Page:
Last week, the website for the leading NFT marketplace Hic et Nunc suddenly disappeared; its Twitter account simply said the platform had been “discontinued”.
According to the artist Joanie Lemercier, who was one of the first to migrate to Hic et Nunc (built on the energy-efficient Tezos blockchain) from environmentally damaging Ethereum marketplaces, Hic et Nunc’s founder Rafael Lima “got overwhelmed and decided, overnight, to close the site”. Or, as fellow AI artist Mario Klingemann put it on Twitter: “In an irresponsible act of rage [Lima] decided to leave and turn the off-switch on everything he has access to.”
Having only launched in March this year, Hic et Nunc’s daily users surpassed that of NFT giant OpenSea in May, at the height of the NFT boom. According to an article by the generative artist and creative coder Matt DesLauriers, the platform supported “thousands of artists across the globe, and notably becoming an important platform for those in the global south”.
So what exactly has happened to those artists’ content, which some say surpasses 500,000 NFTs? Apparently, they are largely safe, with users seamlessly transitioning to alternative platforms and marketplaces such as hicetnunc.art and objkt.com. “The community reacted and several alternatives popped up, so the site still lives, the NFTs are safe,” Lemercier says. “It’s a perfect demonstration that Hic et Nunc can not disappear, the blockchain is strong and safe, no one can shut it down and sales seem unaffected.”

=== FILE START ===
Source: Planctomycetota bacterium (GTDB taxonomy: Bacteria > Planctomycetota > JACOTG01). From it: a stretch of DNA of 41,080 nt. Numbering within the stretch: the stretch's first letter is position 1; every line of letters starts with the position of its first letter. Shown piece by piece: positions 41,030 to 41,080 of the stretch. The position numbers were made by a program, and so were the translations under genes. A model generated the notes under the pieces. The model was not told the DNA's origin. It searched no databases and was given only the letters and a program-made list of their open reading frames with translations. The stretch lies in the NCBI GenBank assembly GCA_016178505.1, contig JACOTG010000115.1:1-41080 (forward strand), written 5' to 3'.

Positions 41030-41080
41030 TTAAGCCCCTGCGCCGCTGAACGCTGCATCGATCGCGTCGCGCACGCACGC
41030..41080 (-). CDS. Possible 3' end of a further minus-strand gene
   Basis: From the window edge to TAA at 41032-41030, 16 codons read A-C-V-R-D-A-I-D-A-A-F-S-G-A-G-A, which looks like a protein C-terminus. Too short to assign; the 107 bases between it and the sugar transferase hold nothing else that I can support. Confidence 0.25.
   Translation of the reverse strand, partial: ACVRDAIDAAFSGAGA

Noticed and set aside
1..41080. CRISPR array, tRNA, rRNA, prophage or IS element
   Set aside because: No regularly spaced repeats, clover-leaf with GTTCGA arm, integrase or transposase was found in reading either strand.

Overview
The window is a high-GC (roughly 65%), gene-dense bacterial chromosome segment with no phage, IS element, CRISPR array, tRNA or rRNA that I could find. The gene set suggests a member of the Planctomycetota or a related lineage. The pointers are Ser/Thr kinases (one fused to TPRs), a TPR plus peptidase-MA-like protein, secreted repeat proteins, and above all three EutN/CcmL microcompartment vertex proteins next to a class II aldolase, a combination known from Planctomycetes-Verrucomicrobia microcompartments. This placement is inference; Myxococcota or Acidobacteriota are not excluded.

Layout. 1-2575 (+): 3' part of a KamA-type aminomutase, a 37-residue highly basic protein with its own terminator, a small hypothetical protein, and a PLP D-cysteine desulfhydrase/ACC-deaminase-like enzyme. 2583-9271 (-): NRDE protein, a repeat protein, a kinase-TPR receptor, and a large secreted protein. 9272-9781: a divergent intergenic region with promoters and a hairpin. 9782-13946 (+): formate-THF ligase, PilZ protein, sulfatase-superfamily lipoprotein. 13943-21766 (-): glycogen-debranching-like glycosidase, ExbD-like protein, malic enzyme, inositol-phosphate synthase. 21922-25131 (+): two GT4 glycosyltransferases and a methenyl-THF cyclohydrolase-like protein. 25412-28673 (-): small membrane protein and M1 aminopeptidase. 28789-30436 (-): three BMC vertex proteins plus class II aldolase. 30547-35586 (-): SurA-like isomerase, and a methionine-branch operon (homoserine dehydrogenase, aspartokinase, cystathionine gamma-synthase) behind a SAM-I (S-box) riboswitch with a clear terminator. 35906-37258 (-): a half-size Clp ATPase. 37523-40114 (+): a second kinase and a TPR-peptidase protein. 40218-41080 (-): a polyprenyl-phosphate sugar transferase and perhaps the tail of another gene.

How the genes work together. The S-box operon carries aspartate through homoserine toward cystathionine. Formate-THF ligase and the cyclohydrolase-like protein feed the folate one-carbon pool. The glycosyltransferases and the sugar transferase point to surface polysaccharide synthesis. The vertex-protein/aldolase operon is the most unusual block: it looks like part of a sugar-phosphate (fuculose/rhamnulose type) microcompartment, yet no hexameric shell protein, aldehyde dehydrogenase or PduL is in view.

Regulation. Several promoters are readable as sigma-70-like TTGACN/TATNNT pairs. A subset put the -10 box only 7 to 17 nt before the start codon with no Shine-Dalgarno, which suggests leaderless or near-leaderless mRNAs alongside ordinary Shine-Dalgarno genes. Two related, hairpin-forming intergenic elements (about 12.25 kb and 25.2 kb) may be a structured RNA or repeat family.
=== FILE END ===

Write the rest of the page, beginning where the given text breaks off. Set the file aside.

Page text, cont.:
For example, the Whitworth gallery’s NFT of a famous William Blake image is now available for sale on objkt.com. According to a tracker developed specifically for the project, the Whitworth cancelled its 44 NFTs on Hic et Nunc on 12 November, two minutes later listing them on objkt.com.
Bernadine Bröcker-Wieder, the chief executive of Vastari Labs which is collaborating with the Whitworth on the Blake NFT, says the transition is a “perfect example in real-time why Web3 exists”. Web3, or Web 3.0, is a new, decentralised model for the internet, where users remain in control of their content.
“It’s why this whole movement started,” Bröcker-Wieder says. “The Bitcoin whitepaper was written in 2008, when so many people lost their money because banks went bust. This technology, at its core, is trying to make sure that people hold their own assets, and that it’s not possible for the middleman to make out with their money, or assets, or things.”
As both Bröcker-Wieder and Lemercier both point out, other marketplaces such as Niftygateway and Makersplace have built in ways to maintain control of their assets, despite being on the blockchain. “If the same thing happened to Niftygateway, all NFTs and contracts would be lost, with tens of millions worth of NFTs gone forever,” Lemercier says.
Conversely, it seems that decentralisation is working, and artists are unsurprisingly keen to uphold its revolutionary potential. As Klingemann says: “I think it is important in this situation not to panic or spread hearsay but rather see this as a chance to turn this crisis into an opportunity to complete our vision of a truly decentralised NFT ecosystem.”